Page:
Woman-made wonders

Woman-made wonders

Defying the traditional architectural syntax, award-winning architect Zaha Hadid has created a new vocabulary for design. Her awe-inspiring buildings have made her one of the most coveted architects in the world, writes Simran Chhibber.

Comprehending the fluidity of matter and being able to create matter merely out of creative faculties, is a rare knack. Architect Zaha Hadid is one of the few in the accomplished league, who has ventured to challenge the rules, smash them, flex them and shape them into what she envisions. 

Zaha was born in Baghdad on October 31, 1950 to an upper-class Sunni Muslim Arab family. Her father, Muhammad al-Hajj Husayn Hadid, the institutor of the left-liberal, al-Ahali group in Iraq, was a cardinal political figure and an affluent industrialist of his time. Her mother, Wajiha al-Sabunji, also hailed from a well-to-do, Mosul family.

As a child, Hadid studied amongst Muslim, Jewish and Christian children in her Baghdad school, that was administered by French Catholic nuns. A part of her secondary schooling also happened in Great Britain and Switzerland and she returned to the Middle East (1968 to1971) to study mathematics at the American University in Beirut. Zaha was thus nurtured in an environment that was liberal, broad-minded and cosmopolitan, the reflections of which subtly trickled in the architectural language she embraced and endorsed.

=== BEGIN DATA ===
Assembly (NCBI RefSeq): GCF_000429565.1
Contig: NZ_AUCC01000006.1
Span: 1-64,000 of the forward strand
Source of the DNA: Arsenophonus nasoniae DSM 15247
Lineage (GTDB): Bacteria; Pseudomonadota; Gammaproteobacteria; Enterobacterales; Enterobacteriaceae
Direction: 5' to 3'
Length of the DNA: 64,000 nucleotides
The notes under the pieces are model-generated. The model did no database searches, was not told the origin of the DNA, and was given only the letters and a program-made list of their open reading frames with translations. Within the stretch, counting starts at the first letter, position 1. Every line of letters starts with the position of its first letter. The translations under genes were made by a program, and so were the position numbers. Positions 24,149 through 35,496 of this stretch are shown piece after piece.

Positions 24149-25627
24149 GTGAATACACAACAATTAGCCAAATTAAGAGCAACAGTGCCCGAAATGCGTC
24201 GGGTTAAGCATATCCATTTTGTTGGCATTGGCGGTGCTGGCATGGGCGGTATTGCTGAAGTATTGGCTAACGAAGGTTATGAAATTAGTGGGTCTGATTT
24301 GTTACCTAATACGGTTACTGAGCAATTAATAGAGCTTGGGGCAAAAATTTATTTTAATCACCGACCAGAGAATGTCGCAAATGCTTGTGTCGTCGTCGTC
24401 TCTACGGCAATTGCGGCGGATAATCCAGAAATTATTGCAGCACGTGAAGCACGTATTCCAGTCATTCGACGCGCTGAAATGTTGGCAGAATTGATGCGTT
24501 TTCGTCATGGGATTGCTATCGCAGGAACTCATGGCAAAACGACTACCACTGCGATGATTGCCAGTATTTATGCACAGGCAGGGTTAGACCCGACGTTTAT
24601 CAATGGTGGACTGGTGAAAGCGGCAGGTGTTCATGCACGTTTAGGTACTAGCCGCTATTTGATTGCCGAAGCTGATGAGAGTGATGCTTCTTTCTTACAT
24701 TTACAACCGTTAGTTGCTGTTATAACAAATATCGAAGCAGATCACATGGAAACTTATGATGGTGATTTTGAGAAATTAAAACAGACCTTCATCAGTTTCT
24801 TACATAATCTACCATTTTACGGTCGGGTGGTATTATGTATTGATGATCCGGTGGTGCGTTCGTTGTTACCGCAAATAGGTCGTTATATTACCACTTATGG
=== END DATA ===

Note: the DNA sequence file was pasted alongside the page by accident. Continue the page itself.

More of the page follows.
Her journey in the field of architecture began in 1977, when she received her diploma from the Architectural Association (AA) in London. Studying with contemporaries like Rem Koolhaas, Daniel Libeskind, Elia Zenghelis and Bernard Tschumi, Zaha studied amongst the best of the best and developed a flair for architecture that was different, unorthodox and challenging. Her first job involved her in working with Zenghelis and Koolhaas with whom she later entered into partnership. Zaha found her own architectural firm, Zaha Hadid Architects, in 1980 and also took to teaching, at the reputed AA, London until 1987.

Radical works

Zaha adopted a radical approach to design, her schemes and proposals expressing strong curvilinear forms, heavily-cantilevered elongated structures, fragmented geometry, multi-perspective points and a futuristic approach to design in general. It would be incorrect to say that persuading clients to be in agreement to something so progressive was easy. Zaha countenanced challenges and fought her battles to make space for the kind of architecture she advocates. It was during her design proposition for The Cardiff Bay Opera House in Cardiff, Wales that she learnt this valuable lesson. The client accepted her design twice, but gave in to the local opposition who thought of the design to be too sweeping for the local taste. Thus, she learnt the art of convincing her patrons for accepting offbeat designs and seeing to it that they are built and admired.

Having gained an understanding and insight from her past experiences, Zaha started getting recognition when her design for The Peak’s Spa, Hong Kong got selected in 1982; It was another thing though that the project did not see the light of the day due to the client going bankrupt unexpectedly. Success, was far away as of now.